Customizing Plugins

The greatest thing I love about OSSIM is, once you get how it works, it’s pretty easy to customize how it works and customize it to your needs.  I will show the simplicity by providing my own experience and example.  I have been working with Cisco ASA’s for a while now and have been centralizing logs for some time.  I wanted a better way to interpret this data in an easier fashion then pouring through 1000s of logs a day, as I am sure many of you are familiar with.  This is when I found OSSIM, which has its own ASA plugin already available; but it didn’t provide a format I liked personally.  The message they provided for type of event was difficult to differentiate on the fly and did not anticipate for non-IPs in the logs, as in the ASA you can give IPs a hostname to easily sort through all the IPs you’ll see often with connection logs.  However, as I would soon find out, the destination and source IP fields can only populate an IPv4 address at this time; something I greatly hope they can alter and kind of expect to see with IPv6 support coming from what I’ve read on their forums.  So, if you want to see an easier to read name for an IP you have to disable the naming feature in the ASA, and then define that IP in your SIEM in the assets portion of the system.  So, lets dive into building a custom plugin for an ASA, but the methodology will translate to any log format you can populate. 

First you’ll need to configure your source to send logs to an OSSIM server, where they have syslog already listening for events by default.  However when we do that it’s just going to append that message to  /var/log/syslog which can create a lot of messages, so it would be ideal to separate logs from syslog and place them in their own file.  We can do this by creating a configuration file in /etc/rsyslog.d  so we can do this:
  • vi /etc/rsyslog.d/asa.con
  • Insert Line 1:  if $fromhost-ip == then -/var/log/cisco-asa.log
  • Insert Line 2:  if $fromhost-ip == then ~

Now, what this does is create a configuration file for your ASA, which rsyslog is configured in OSSIM to utilize any *.conf file you have created in that folder.  The first line says if the log comes from (our ASA IP) then place that log in cisco-asa.log.  Line two matches the IP as well, but then states place that IP in only cisco-asa.log and not syslog as well.  Now you’re almost set here and have logs coming in, but first you’ll want to configure log rotation at /etc/logrotate.d/  Now for this plugin since it’s a standard syslog, I simply added the log file to the rsyslog rotation already enabled.  This is setup for rotating the log on a daily basis so your storage is maximized.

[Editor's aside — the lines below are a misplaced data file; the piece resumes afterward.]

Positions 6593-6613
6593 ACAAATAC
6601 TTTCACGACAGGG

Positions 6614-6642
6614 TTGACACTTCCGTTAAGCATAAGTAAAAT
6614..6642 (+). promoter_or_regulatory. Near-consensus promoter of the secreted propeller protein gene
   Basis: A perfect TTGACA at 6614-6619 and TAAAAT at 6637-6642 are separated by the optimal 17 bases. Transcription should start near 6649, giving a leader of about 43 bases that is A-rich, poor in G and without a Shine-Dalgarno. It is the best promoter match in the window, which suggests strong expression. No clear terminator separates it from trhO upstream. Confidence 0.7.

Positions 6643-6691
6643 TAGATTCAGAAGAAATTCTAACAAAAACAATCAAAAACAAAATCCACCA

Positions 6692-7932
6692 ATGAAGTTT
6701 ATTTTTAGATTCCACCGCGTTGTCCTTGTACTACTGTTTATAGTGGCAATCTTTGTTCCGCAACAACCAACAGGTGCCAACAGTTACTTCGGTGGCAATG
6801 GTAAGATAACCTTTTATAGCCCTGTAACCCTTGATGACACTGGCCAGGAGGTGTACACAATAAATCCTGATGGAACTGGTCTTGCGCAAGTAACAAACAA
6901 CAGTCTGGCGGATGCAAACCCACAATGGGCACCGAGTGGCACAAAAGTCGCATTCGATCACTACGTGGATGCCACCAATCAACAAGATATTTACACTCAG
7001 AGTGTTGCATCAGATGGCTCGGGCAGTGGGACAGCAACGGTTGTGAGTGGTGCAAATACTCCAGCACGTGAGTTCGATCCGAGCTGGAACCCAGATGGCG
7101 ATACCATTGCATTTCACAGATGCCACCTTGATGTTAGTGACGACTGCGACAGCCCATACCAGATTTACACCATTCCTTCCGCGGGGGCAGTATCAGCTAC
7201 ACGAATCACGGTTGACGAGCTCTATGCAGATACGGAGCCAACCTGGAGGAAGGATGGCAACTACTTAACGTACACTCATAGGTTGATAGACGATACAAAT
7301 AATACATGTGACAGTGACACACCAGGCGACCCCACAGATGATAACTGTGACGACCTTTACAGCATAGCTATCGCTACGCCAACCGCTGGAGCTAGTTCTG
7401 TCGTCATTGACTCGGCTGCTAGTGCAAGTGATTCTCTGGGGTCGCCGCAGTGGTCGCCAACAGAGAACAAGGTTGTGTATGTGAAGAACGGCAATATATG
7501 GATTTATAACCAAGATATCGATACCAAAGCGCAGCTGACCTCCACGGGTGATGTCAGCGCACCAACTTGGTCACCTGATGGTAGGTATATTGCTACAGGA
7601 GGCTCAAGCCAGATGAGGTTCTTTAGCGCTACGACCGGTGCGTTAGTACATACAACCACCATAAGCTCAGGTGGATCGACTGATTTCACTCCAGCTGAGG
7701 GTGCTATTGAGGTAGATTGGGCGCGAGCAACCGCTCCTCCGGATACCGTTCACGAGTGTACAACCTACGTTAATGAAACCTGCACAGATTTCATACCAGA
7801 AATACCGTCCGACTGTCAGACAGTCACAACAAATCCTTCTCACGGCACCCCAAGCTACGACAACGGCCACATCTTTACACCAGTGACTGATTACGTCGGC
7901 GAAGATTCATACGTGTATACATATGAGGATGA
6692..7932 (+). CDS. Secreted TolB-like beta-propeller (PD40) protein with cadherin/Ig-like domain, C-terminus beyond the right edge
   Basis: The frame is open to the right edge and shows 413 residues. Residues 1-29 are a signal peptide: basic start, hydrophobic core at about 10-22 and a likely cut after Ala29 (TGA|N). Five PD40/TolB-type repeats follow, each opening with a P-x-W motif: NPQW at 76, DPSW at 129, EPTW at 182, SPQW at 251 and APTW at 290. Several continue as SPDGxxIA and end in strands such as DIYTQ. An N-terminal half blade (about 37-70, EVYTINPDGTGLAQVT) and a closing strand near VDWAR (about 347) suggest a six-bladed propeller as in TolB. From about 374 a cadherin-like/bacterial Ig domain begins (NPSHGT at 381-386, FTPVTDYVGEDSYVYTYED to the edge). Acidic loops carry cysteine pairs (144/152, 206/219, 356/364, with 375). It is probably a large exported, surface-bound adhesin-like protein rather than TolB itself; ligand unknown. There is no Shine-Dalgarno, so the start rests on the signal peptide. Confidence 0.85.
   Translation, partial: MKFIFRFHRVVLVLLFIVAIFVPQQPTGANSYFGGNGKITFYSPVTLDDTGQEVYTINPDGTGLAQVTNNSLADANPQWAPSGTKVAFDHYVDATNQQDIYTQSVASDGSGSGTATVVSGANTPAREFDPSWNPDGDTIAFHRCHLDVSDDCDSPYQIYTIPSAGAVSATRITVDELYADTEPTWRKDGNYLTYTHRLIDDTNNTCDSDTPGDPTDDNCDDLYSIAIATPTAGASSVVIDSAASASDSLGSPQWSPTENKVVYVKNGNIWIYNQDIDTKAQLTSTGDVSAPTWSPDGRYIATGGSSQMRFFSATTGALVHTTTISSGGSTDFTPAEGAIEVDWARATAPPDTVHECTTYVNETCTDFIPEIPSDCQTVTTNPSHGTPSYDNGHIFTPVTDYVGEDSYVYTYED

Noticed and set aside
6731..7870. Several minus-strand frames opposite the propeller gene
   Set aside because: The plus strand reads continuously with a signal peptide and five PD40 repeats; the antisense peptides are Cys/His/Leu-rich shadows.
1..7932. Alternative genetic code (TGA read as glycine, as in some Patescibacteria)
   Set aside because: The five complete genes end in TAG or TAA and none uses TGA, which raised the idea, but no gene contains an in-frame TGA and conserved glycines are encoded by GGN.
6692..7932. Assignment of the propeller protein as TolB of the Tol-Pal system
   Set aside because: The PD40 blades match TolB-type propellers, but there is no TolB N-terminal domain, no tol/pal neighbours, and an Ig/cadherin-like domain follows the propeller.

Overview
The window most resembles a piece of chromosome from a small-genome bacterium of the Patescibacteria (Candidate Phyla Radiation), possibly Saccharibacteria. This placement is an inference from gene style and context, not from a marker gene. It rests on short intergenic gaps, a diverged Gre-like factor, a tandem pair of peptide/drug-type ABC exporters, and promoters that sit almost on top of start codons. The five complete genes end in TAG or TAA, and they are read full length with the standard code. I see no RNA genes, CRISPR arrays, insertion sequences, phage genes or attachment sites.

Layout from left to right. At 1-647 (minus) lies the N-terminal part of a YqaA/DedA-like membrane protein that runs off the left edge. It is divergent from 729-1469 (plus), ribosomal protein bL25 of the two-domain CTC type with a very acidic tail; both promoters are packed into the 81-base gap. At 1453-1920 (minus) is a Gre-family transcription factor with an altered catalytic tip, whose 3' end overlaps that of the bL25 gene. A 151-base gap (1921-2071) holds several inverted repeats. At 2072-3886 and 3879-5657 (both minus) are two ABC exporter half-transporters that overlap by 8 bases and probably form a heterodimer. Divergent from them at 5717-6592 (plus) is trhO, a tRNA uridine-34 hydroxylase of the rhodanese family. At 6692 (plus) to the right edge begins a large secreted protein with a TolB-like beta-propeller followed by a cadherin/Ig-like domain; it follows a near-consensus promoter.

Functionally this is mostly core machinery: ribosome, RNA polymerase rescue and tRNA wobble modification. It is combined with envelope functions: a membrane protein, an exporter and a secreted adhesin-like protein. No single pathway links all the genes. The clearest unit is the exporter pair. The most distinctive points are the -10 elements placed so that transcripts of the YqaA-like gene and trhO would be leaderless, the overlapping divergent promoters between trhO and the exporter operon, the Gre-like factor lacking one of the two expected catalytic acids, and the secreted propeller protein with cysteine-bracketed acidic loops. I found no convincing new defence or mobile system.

Now that you a defined log source, you can now build your plugin around that information.  Plugins are all stored in a central location at:  /etc/ossim/agent/plugins/  Here I will create a file called custom-asa.cfg   Take a look at the beginning portion of this configuration file:

;; custom-asa
;; plugin_id: 9010
;; $Id: *-asa.cfg,v 0.2 2012/7/29 Mike Ahrendt
;; The order rules are defined matters.





This is a pretty straight forward implementation, you have a plugin ID of 9010 (all plugins 9000+ are saved for custom plugins).  Then you simply have that this is a detector plugin that is enabled.  Next we define that our source file is a log that is in the location we created earlier, and if necessary can create the file.  The next portion is not really relevant to our purpose, but is utilized by plugins for tools that are incorporated in OSSIM.  For instance the OSSEC plugin has processes tied to it, so when the plugin is ran it can start the OSSEC process via the plugin automatically.  Again, this is not needed for us.  Also note that ;; is a form of commenting your plugins and not necessary just kind of helpful.

Now, for the really fun part of the plugin creation process, REGULAR EXPRESSION!!!!  Admittedly, I knew nothing about regular expression and after learning to build these plugins I have learned what I am really missing.  If you’re not already familiar with regular expression you should keep a cheat sheet available (I recommend this one:  The next part of the plugin is reliant upon building regular expression around common format log files.  So looking at this log we would see something like this:

            Jul  2 10:23:00 %ASA-0-106100: access-list 129-network_access_in denied tcp 129-network/ -> Secure-135/ DB-136(1521) hit-cnt 1 first hit [0xbbdcff06, 0x0]